The team used the Swedish Diabetes Register to identify all individuals born in Sweden from 1973 onwards with childhood-onset type 1 diabetes diagnosed before age 18. They then restricted the cohort to those who had no diabetic complications at diagnosis and whose HbA1c values had been recorded within 5 years of diagnosis.
Also known as the glycated hemoglobin test, HbA1c is an indicator of the average blood sugar (glucose) level over the past three months. When glucose builds up in the blood, it binds to the hemoglobin in red blood cells. The HbA1ctest measures bound glucose. Since red blood cells live for about 3 months, the test shows the average blood glucose over that period.
The team also searched for records of diabetes-related kidney damage (nephropathy) and damage to the retina (retinopathy). Diabetic retinopathy is the leading cause of blindness among working-age adults.
The nationwide cohort consisted of 11,326 Swedish youths diagnosed with type-1 diabetes, of whom 415 (3.7%) were also diagnosed with ADHD.
Poor glycemic control, defined as mean HbA1c greater than 8.5%, was found in 38% of those with ADHD, twice the 19% found in those without neurodevelopmental disorders. After adjusting for confounders(sex, age at diabetes diagnosis, year of birth and year of diabetes diagnosis, another psychiatric morbidity, parental highest education level, parental psychiatric morbidity, smoking status, mean BMI [body mass index], and mean systolic and diastolic blood pressure), those with ADHD were 2.3 times as likely to have poor glycemic control.
Patients with ADHD were also almost twice as likely to suffer kidney damage, after adjusting for sex, age at diabetes diagnosis, year of birth, year of diabetes diagnosis, another psychiatric morbidity, parental highest education level, parental psychiatric morbidity, mean HbA1c levels, mean BMI, systolic and diastolic blood pressure, and smoking status.
After the same adjustments, patients with ADHD were found to be a third (33%) more likely to suffer retinal damage.
The team concluded, "childhood-onset type 1 diabetes patients with neurodevelopmental disorders, especially those with ADHD or intellectual disability, are more prone to poor glycemic control and a higher risk of chronic diabetic complications compared with those without neurodevelopmental disorders.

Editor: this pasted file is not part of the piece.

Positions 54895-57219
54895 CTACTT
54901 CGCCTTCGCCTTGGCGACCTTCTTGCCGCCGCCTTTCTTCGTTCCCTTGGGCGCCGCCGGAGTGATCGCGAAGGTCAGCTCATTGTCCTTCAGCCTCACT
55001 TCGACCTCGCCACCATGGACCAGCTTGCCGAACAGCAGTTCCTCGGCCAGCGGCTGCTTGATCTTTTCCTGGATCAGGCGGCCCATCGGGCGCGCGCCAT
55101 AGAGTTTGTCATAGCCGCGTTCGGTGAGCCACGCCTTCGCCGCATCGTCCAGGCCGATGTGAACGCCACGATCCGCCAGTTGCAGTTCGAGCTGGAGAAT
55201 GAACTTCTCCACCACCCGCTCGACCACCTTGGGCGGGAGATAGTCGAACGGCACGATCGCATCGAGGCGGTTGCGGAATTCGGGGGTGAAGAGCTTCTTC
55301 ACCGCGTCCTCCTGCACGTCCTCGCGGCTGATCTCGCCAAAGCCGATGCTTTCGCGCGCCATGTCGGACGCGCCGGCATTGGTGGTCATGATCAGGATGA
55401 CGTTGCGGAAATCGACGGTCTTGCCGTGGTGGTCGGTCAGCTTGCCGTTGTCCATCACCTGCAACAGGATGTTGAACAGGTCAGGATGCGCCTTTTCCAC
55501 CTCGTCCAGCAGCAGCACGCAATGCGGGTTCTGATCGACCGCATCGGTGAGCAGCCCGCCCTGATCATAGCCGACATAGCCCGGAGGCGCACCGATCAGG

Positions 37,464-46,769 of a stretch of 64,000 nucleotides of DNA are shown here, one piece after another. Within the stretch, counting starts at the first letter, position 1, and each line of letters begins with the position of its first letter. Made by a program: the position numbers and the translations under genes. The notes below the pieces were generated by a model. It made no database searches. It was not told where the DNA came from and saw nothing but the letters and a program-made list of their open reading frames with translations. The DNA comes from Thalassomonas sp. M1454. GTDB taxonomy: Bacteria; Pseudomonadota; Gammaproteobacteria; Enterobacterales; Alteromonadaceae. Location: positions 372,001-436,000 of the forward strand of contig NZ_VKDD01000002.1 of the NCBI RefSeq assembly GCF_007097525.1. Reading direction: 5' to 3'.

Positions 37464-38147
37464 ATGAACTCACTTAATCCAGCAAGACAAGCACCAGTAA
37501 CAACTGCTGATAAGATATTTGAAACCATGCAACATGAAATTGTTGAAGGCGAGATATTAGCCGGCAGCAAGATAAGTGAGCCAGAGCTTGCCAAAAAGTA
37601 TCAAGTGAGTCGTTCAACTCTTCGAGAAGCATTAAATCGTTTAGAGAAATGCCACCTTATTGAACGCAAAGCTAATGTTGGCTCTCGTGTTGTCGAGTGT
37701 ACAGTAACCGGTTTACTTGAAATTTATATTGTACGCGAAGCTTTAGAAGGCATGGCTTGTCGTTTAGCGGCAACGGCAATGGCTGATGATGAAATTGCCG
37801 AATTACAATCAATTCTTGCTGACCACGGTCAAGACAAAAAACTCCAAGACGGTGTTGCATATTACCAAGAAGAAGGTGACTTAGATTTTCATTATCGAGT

Further longitudinal studies with a more comprehensive evaluation of diabetes management and molecular data are needed to provide insight into potential mediators in the association between comorbid neurodevelopmental disorder and diabetes complications in type 1 diabetes."
Both Taiwan and Sweden have universal single-payer health insurance systems that in effect track their entire national populations. With detailed health and other records on millions of individuals, with no significant exclusions, one can essentially eliminate sampling error, and also explore how associations vary by degree of familial/genetic relationship.
A Taiwanese research team used the Taiwan National Health Insurance Research Database to follow 708,517 family triads (father-mother-child) from 2001 through 2011. That's a total of over 2.1 million persons. The database covers over 99% of Taiwan's population.
Noting that previous studies had found links between maternal autoimmune diseases and ADHD in their offspring and that research on associations with paternal autoimmune diseases had been inconclusive, they were particularly interested in exploring the latter.
Children born from 2001 through 2008 were enrolled in the study. The investigators then noted the presence or absence of any autoimmune disease in their parents from 1996 through childbirth.
In Taiwan, expert panels review diagnostic information of severe systemic autoimmune diseases to confirm the diagnosis. Once confirmed, patient co-payments are waived. ADHD diagnoses are by board-certified psychiatrists.
To reduce the effect of confounding variables, adjustments were made for family demographic data (income level and residence), parental ages, parental mental disorders, and sex of children.
The presence of any maternal autoimmune diseases was associated with a 60% greater risk of ADHD in offspring. The risk was especially elevated for inflammatory bowel diseases (2.4 times the risk) and ankylosing spondylitis (twice the risk).